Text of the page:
The words of Jesus found in John 15 come just two pages in your printed Bibles before Jesus is arrested. Jesus is about to lay down his life for his friends. Jesus is about to show us the fullness of God’s love for us. Jesus is about help us understand clearly that suffering and death do not have the last word. Jesus is getting ready to show us that hope can remain alive in the midst of defeat and complete powerlessness.  As Jesus prepares us for the defeat, what does he say?

First, Jesus reminds us that he loves us. And Jesus wants us to have the same kind of joy in life that he has and he wants it to be full and complete. In fact, Jesus wants our joy to be filled to the brim!  Not just a little joy. Not just enough to get you by. But Jesus wants you to have complete joy.

Second, our relationship together with Christ is on-going. This is not a one-time event, meaning when Jesus has left the scene, when Jesus is no longer apparent to our eyes, our relationship is still happening. Jesus says, “I chose you.” But it a choosing that is ongoing. It is better understood perhaps by saying Jesus chose us and keeps on choosing us. Jesus says, “I appointed you” and it is the same perpetual idea as the choosing. The appointing never stops. Jesus appointed us and keeps on appointing us. And just like the choosing and the appointing, we are to bear fruit and keep on bearing fruit. (For a better understanding about bearing fruit, go back and listen to last week’s sermon.) You see, this relationship with God through Jesus Christ is not a checklist of things to be done, it is a way to be and it is ongoing all the time.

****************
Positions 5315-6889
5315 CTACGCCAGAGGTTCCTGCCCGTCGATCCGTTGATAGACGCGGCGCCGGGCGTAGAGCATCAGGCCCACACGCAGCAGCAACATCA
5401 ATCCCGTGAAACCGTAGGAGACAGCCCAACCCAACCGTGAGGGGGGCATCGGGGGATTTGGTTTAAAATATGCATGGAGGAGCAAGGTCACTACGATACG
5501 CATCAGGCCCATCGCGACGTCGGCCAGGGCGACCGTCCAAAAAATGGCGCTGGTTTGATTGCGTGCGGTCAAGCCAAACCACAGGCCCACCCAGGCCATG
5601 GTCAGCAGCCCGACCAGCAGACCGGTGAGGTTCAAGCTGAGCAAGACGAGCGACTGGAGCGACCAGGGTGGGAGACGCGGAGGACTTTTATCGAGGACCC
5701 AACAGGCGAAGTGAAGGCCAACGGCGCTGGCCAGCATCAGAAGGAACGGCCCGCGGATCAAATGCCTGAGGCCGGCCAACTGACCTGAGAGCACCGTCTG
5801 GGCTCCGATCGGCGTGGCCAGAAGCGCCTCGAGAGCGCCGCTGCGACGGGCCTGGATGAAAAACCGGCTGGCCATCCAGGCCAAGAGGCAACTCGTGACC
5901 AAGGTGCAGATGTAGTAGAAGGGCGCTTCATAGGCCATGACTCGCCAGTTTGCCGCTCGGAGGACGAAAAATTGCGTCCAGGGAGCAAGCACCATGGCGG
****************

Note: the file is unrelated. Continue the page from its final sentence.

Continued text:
Third, Jesus calls us friends! We are not bond servants–working to pay off a debt. We are not employees of Christ–working a job to earn the pay check called eternal life. We are not paid workers–reaping success because we are doing what Christ says. We are Christ’s friends. We are Christ’s associates. In other words, we are in this life together through the thick and thin. We are friends for life–a bond that cannot be broken even by death.